Top Five Manufacturing Findings from the 14th Annual Clarity Government Contracting Industry Study

August 04, 2023
Padma Raghunathan
Padma Raghunathan
Product Marketing Manager
Engineer in warehouse

For 14 years, Deltek has conducted an annual survey of government contractors, the Deltek Clarity Government Contracting Industry Study. Each year, the findings include an industry performance benchmark, a review of impactful market conditions and challenges faced, and a government contracting outlook for the coming year. The latest report provides significant insights into manufacturing—a key segment amongst government contractors. Due to intense market competition and the need to adhere to stringent government and industry regulations, managing business operations becomes difficult, particularly in complex, highly regulated manufacturing sectors such as aerospace and defense (A&D).

These are the top five findings for manufacturing in the survey:

1. Disruptive Supply Chains Persist

With supply chain difficulties persisting year over year, it’s no surprise that it remains the highest risk potential for manufacturing, with 48% of respondents citing it. Manufacturers rely heavily on their supply chain to obtain raw materials and components needed for their products. Any disruption in the supply chain, such as delayed delivery or quality issues, can result in production delays and revenue loss. Reliance on global suppliers also increases the risks related to customs, trade regulations, logistics, and geopolitical issues.

2. Keeping Up with Quality Control

44% of government contractors identified quality as another potential risk in manufacturing. As A&D manufacturing undergoes several post-pandemic challenges, persistent supply chain disruptions, a workforce still struggling to reign in talent, and increasingly rigorous compliance requirements, keeping up with quality demands poses a challenge. Several small to mid-sized businesses lack comprehensive quality systems to keep up with the dynamic market and regulatory stipulations.

3. Small Business Lagging in Automation

Over half of manufacturing participants (55%) shared that their operations processes are automated, but smaller companies' processes are significantly behind larger competitors. Companies with revenue below $20 million have only 17% of their processes automated, while companies with more than $50 million in revenue have achieved 67% process automation. Smaller companies prefer to preserve their working capital for investment in product development, product enhancement, or workforce retention, rather than restructuring operations. Due to limited revenue and budgets, the main obstacle for companies seeking to automate processes is the cost. Also, a notable portion of companies (44%) lacking automated systems and processes are skeptics of the benefits of technology and can be hesitant to adopt new and advanced tools.

4. Digital Transformation Initiatives

The primary focus of digital transformation in the manufacturing sector is to integrate enterprise resource planning (ERP) software to establish smarter systems that can effectively manage evolving government regulations and requirements. 37% of survey respondents said integrating manufacturing and ERP software is their primary initiative toward digitizing and automating systems. This integration contributes to better cost management and more accurate financial forecasting, improving profitability. Also, enterprises increasingly see value in having greater visibility into product and operation costs to track budgets and resource utilization through automation. This alignment allows manufacturers to identify and address issues quickly, resulting in better-quality products and improved efficiency.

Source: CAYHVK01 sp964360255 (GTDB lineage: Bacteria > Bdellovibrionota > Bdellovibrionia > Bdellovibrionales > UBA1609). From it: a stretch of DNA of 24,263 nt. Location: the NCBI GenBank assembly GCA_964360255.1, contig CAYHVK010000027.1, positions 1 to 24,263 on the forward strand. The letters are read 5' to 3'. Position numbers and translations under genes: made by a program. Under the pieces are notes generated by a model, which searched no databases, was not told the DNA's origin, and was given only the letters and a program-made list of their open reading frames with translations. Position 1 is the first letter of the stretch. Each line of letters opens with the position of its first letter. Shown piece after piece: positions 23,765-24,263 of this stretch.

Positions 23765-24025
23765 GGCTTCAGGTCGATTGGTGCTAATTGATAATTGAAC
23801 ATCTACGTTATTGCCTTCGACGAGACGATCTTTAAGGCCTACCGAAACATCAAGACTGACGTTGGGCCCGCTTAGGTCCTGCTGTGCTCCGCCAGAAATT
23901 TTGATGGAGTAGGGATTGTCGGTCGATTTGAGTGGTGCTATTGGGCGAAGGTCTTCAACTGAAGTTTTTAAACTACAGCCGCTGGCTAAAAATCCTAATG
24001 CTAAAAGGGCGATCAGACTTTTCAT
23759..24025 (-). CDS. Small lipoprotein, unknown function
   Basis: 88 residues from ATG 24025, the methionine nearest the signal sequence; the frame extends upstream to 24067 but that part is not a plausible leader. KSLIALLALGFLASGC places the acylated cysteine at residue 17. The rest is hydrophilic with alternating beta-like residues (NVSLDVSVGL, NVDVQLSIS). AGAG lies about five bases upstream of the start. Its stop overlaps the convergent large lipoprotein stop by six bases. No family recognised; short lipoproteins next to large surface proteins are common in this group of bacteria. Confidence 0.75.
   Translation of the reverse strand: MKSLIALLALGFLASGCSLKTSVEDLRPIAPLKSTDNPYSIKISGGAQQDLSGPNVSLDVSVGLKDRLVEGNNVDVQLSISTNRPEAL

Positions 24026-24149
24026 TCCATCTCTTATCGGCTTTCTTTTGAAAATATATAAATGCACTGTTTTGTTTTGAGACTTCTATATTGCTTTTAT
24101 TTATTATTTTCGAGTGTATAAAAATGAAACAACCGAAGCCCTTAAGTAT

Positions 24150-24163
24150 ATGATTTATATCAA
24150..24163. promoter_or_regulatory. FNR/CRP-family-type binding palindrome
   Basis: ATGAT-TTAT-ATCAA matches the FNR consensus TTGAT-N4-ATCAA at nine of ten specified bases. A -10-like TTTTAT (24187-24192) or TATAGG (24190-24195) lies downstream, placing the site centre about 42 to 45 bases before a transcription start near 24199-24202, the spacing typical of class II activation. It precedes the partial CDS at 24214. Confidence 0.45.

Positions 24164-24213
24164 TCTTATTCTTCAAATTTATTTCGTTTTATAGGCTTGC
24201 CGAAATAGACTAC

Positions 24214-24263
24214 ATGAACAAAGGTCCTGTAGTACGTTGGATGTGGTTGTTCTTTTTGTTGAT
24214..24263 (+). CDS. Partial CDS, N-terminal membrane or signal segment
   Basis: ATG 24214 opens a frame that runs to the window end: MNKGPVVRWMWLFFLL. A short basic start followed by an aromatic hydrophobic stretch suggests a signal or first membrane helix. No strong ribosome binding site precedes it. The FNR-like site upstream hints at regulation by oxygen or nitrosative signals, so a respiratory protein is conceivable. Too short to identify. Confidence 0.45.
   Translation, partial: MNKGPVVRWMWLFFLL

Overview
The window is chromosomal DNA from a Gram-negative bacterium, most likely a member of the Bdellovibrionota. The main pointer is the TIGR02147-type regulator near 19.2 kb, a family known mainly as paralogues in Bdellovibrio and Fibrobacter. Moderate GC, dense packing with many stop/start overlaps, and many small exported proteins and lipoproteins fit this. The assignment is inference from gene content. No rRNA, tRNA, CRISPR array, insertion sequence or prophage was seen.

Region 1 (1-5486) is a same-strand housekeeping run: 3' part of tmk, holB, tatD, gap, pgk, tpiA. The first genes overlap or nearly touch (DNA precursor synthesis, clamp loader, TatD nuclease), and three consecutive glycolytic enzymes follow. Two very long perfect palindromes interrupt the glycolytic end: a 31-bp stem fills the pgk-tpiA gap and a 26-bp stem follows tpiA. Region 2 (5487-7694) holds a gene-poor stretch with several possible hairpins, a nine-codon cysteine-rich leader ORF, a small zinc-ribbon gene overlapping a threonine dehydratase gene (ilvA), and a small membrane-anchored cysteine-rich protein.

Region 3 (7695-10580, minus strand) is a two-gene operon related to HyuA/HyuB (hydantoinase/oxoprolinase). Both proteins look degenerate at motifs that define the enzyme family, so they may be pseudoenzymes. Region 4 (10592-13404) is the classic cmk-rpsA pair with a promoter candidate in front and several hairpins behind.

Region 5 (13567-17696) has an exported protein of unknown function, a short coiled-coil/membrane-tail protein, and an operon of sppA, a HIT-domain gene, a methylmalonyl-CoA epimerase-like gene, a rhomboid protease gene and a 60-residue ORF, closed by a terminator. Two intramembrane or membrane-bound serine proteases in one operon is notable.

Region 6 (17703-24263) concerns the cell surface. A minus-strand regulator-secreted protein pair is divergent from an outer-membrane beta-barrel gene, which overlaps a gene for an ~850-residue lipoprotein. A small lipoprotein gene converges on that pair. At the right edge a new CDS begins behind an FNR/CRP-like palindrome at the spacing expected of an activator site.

5. The Challenges Are the Risks

This year’s Clarity report detailed the top three manufacturing challenges anticipated over the next twelve months: successfully managing the quality of outputs, addressing shortages in qualified talent, and increasing traceability. Notably, the top challenges closely mimic the top three risks: managing supply chains, maneuvering talent shortages, and maintaining production quality. The difficulties that manufacturers face in producing high-quality products are directly related to the potential negative outcomes that could occur during manufacturing. In other words, the challenges that manufacturers face contribute to the manufacturing risks. Manufacturers are struggling with issues such as supply chain disruptions, quality control failures, or lack of skilled labor, which are increasing the likelihood of negative outcomes such as equipment failures, product defects, low-quality output, or shopfloor-related issues. By addressing the underlying challenges, manufacturers can reduce the risks associated with the manufacturing process.

Deltek’s comprehensive Clarity Government Contracting Industry Study provides an in-depth analysis of various benchmarks in government contracting. The on-demand webinar provides insights into the market conditions and can help manufacturers identify their operational issues as just a “me problem” or something that affects industry peers as well.

14th Annual Deltek Clarity Government Contracting Industry Study >>

On-Demand Webinar First Look at Insights & Trends from 2023 Clarity Study >>